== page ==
Wednesday, May 13, 2009|
'Onto' vs. 'On To'
POSTED BY Olga Galperin AT 5:11 PM
- ‘Onto’ is a preposition that shows a movement toward another surface:
(1) The doors opened [onto a large veranda].
(2) We stepped [onto a crowded platform].
(3) He slid the pizza [onto the hot stone].
The words in the square brackets are prepositional phrases related to the preposition onto. The bracketed phrases specify a location towards which the movement is directed.
Note: (1)-(3) aren’t clear cut cases, and some speakers may use ‘on to’ (written separately) instead of ‘onto’. There is no universally accepted explanation and sometimes these two can be interchangeable.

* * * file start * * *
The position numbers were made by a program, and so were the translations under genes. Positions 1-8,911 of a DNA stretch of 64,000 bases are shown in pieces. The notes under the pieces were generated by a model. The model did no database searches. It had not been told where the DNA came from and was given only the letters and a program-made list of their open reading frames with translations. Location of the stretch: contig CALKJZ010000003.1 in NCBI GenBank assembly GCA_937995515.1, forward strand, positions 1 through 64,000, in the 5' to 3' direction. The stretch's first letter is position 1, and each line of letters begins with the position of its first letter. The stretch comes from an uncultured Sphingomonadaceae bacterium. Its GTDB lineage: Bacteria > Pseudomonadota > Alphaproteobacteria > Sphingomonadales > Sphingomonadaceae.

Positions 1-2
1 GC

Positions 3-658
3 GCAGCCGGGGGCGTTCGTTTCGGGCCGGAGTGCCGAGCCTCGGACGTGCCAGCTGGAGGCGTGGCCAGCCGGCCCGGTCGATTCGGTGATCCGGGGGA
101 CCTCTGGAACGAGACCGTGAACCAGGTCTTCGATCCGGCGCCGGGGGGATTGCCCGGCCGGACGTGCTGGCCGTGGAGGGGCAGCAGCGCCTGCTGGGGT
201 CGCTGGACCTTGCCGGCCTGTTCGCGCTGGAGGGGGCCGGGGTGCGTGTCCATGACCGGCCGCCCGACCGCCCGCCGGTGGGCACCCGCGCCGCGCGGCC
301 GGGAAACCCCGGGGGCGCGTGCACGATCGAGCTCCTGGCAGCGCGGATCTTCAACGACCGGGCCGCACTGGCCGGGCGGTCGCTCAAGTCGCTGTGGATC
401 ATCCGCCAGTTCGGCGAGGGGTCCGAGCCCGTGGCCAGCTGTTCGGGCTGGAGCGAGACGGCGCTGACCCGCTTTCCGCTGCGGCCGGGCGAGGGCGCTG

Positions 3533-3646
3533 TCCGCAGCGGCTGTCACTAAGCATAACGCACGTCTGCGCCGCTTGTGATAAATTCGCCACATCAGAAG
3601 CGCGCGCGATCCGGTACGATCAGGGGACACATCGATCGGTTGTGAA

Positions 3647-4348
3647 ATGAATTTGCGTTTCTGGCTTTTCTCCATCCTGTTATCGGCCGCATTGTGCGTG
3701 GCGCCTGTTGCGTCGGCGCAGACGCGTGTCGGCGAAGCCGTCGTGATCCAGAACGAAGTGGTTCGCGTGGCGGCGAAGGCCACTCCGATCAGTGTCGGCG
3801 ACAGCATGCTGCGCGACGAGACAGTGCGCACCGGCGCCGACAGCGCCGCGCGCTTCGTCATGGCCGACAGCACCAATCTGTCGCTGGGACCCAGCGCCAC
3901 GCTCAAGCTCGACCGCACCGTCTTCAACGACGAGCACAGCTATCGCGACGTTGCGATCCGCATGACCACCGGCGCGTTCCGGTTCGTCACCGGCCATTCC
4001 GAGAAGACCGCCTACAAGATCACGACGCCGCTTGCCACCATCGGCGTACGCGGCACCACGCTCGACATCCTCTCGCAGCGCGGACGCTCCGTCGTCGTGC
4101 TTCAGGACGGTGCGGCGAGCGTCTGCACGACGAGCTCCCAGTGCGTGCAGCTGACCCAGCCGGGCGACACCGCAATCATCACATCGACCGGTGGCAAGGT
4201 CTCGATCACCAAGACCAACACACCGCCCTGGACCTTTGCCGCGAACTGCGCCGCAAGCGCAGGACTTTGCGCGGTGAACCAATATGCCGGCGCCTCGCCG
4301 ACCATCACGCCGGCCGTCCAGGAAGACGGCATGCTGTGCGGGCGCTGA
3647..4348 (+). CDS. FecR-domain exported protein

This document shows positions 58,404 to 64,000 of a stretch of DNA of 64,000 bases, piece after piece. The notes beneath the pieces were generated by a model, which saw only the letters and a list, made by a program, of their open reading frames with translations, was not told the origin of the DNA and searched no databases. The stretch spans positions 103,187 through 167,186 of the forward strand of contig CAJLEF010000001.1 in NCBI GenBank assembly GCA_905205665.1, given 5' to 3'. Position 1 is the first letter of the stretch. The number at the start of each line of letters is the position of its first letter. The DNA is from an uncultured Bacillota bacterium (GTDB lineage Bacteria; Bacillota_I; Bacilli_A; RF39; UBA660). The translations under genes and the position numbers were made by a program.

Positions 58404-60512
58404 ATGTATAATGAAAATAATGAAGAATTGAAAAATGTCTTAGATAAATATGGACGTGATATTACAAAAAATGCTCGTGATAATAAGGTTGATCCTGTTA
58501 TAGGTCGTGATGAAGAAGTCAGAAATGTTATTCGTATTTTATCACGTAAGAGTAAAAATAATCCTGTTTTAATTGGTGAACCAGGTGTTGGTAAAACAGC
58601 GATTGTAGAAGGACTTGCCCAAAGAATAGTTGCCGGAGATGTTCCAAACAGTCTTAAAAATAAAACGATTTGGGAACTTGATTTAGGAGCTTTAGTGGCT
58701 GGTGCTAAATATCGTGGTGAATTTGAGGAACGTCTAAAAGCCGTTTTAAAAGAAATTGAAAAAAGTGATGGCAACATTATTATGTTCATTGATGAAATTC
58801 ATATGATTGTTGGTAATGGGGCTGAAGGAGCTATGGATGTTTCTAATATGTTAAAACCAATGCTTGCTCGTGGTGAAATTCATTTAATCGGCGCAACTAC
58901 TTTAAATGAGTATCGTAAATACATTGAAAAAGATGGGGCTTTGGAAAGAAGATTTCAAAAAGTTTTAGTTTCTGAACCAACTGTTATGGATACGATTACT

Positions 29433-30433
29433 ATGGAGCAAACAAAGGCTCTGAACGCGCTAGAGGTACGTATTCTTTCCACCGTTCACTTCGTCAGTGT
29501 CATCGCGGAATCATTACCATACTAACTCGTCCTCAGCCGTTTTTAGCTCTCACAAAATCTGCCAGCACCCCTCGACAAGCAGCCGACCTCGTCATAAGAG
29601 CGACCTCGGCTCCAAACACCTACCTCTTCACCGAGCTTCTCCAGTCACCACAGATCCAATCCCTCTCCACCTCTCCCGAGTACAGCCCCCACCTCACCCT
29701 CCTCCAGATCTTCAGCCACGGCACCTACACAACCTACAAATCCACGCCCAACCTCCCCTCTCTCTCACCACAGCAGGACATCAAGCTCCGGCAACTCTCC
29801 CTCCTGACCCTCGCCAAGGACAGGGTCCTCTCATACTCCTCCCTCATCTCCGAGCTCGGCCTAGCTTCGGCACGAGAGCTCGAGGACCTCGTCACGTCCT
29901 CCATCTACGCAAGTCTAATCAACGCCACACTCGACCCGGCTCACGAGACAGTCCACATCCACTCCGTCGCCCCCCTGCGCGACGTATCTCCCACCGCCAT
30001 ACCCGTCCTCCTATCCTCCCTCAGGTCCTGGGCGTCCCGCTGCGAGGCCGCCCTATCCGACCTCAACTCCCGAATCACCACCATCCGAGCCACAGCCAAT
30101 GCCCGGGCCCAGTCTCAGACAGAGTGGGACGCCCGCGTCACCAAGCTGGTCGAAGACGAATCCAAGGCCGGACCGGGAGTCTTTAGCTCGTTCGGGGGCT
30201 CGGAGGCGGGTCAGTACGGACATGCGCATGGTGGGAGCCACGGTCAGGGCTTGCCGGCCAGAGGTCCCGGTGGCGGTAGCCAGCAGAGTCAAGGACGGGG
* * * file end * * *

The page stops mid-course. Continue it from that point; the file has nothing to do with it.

Yet, with verbs meaning ‘lift’ or ‘climb’, onto is preferable:
(4) The victim was lifted onto the stretcher.
(5) A family of racoons climbed onto the picnic table.
(6) The fishermen hauled the netting onto the boat.
(7) The horses were hoisted onto the truck.
A general rule of thumb to decide if ‘onto’ is appropriate is relplace it with ‘on’. The meaning should not be affected:
(8) Save it onto/on the desktop.
(9) Never put a stroller onto/on the escalator.
(10) They hopped onto/on the streetcar.
Note: Never replace ‘on’ with ‘onto’. It doesn’t work the other way around.
‘On to’ is written separately when ‘on’ is a part of a phrasal verb:
(11) [Could you please pass it on] [to everyone in the room]?
(12) [The presenter moved on] [to the next topic].
(13) [I can’t log on] [to my account].
Additional common phrasal verbs may include: hold on (to the rail), catch on (to the joke), turn on (to the next topic), hang on (to the hope), go on (to pursue an academic degree).